Is oil really to blame for increasing prices?

Recently I’ve had to do some research into the increasing cost of living in Spain. At the beginning of this year, there were significant rises in bills, utilities and foodstuffs here. Housing in Spain’s major cities is now already some of those most expensive in Europe and so Spain is no longer quite the bargain destination is used to be when it had the peseta. Whatsmore, wages have not risen anyway close to corresponding increases in the cost of living and some consumer groups are predicting that Spain could soon suffer the same sort of housing crisis that the US is currently suffering.

It seems that most of the recent price increases have been blamed on the increasing price of oil that has now reached over $100 a barrel. Others meanwhile blame it on the introduction of the Euro whilst others on decreasing EU subsidies or the government’s failure to control inflation and open-up the economy.

I know that other countries, such as the UK, have recently experienced big increases in bills and utilities and the oil theory has been blamed there too. Do you think the cost of living is going up dramatically in your country? And is this a clear sign of the oil crisis in Iraq finally hitting home economically or is it just a bunch of Bilderbergers sat in a darkened room with their calculators and cigars deciding what price fixing schemes they can come up with this year?


7 thoughts on “Is oil really to blame for increasing prices?

  1. I blame Zapatero – he’s responsible for everything else that happens so it follows really.

  2. DId you see (hear) the CEO of Repsol YPF celebrating that such company made a record profit this year (32% over last years) because of the over 100$ barrel? He was static with happiness man…!!

  3. In the UK the recent increases are largely because of the weather. Last summer we had floods and cold, meaning there were massive crop failures. It’s affected prices for almost all basic foods, which have knock-on effects further down the chain, and there’s even talk it could push the cost of a pint of beer up by 50%. O, and Jamie Oliver banging on about the poor little Chicky-Wickens and the forthcoming ban on battery farming probably isn’t going to help either.

  4. Danny, that’s interesting about Repsol. I wonder why they’ve felt such an urgent need to increase petrol prices in light of those healthy profits 😉 It’s a bit like Nokia moving one of their biggest plants from Germany to Eastern Europe in light of massive profits:, those are some good points about the UK economy I never considered. In Spain, the problem is with drought and there were bad crop failures a few years back but most of the water shortages here are blamed on farmers that flood their fields – exactly the opposite problem of British farmers but I guess it will undoubtadly affect prices.As for Jamie Oliver, I am for the banning of battery Chicky-Wickens even though I’ve just bought two chicken breasts (I’m trying not to but it’s hard). I mean even if you don’t oppose it on moral grounds, mass industrial farming like that leads to things like Bird Flu, Foot in Mouth etc.I don’t however agree with Morrissey’s opinion in his interview with “I’m worth a million times more than a BBC journalist” Jonafon Woss that meat “doesn’t even taste nice”. That’s exactly the problem – it does otherwise I probably would have given it up by now.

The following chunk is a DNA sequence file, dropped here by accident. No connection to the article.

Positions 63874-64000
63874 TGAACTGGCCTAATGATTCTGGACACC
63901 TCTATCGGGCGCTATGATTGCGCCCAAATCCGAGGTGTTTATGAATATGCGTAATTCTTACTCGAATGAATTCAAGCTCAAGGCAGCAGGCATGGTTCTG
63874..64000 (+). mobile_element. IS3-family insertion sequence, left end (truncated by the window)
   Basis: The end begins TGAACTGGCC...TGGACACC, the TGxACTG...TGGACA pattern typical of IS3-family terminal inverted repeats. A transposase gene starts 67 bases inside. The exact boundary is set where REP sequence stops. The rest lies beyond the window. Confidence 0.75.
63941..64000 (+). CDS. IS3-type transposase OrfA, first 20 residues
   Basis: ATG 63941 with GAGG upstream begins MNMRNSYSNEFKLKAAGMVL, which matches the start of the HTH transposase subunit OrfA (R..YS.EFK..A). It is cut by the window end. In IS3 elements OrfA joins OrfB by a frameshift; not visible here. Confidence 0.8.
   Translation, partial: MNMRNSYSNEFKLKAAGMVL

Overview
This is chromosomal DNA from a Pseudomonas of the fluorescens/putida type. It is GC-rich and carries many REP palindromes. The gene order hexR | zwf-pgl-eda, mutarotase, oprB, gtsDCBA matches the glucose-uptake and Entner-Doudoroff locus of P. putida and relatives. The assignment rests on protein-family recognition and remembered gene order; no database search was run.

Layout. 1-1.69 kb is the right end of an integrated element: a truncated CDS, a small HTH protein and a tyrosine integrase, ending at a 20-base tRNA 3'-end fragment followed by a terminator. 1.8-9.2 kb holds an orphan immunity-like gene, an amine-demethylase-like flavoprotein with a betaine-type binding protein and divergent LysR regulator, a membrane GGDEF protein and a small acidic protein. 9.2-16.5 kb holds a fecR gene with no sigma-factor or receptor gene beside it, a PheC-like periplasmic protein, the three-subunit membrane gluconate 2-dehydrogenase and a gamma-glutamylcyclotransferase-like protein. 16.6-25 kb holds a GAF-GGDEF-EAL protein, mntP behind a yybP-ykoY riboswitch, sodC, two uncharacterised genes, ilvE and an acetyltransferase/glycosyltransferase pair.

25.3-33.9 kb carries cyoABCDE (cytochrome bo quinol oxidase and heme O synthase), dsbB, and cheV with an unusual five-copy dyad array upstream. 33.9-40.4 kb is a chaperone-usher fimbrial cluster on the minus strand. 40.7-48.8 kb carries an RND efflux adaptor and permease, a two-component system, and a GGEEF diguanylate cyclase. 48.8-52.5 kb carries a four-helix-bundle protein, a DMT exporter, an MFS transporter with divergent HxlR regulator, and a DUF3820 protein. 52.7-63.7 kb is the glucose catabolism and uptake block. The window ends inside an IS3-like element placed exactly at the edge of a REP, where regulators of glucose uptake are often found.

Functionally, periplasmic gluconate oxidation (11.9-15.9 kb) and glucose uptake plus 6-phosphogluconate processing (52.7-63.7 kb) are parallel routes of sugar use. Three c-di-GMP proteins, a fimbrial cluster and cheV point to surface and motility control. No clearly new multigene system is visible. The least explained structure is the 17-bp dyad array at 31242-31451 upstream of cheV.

5. O come on – they’re only bloody chickens. They’re idiots and they taste nice. Who cares if they’re all crammed in a wee bit too tight? It probably keeps them warm on these cold winter nights. Plus, I’d question your science about intensive farming being any more responsible for bird flu or foot and mouth than slightly less intensive methods.It’s a sign of an advanced society when it can produce the things it needs effeciently, rather than leaving it to chance. It’s the same with food and pop music.

  6. I’d like to see you say that to a chicken’s face. As regards intensive farming being largely responsible for Bird Flu. there’s an interesting piece on it in the Guardian below. I agree however that some pop stars may benefit from being battery farmed for a while:“H5N1 is essentially a problem of industrial poultry practices. Its epicentre is the factory farms of China and south-east Asia. Although wild birds can carry the disease, at least for short distances, [the main infection] route is the highly self-regulated transnational poultry industry, which sends its products and wastes around the world through a multitude of channels.”

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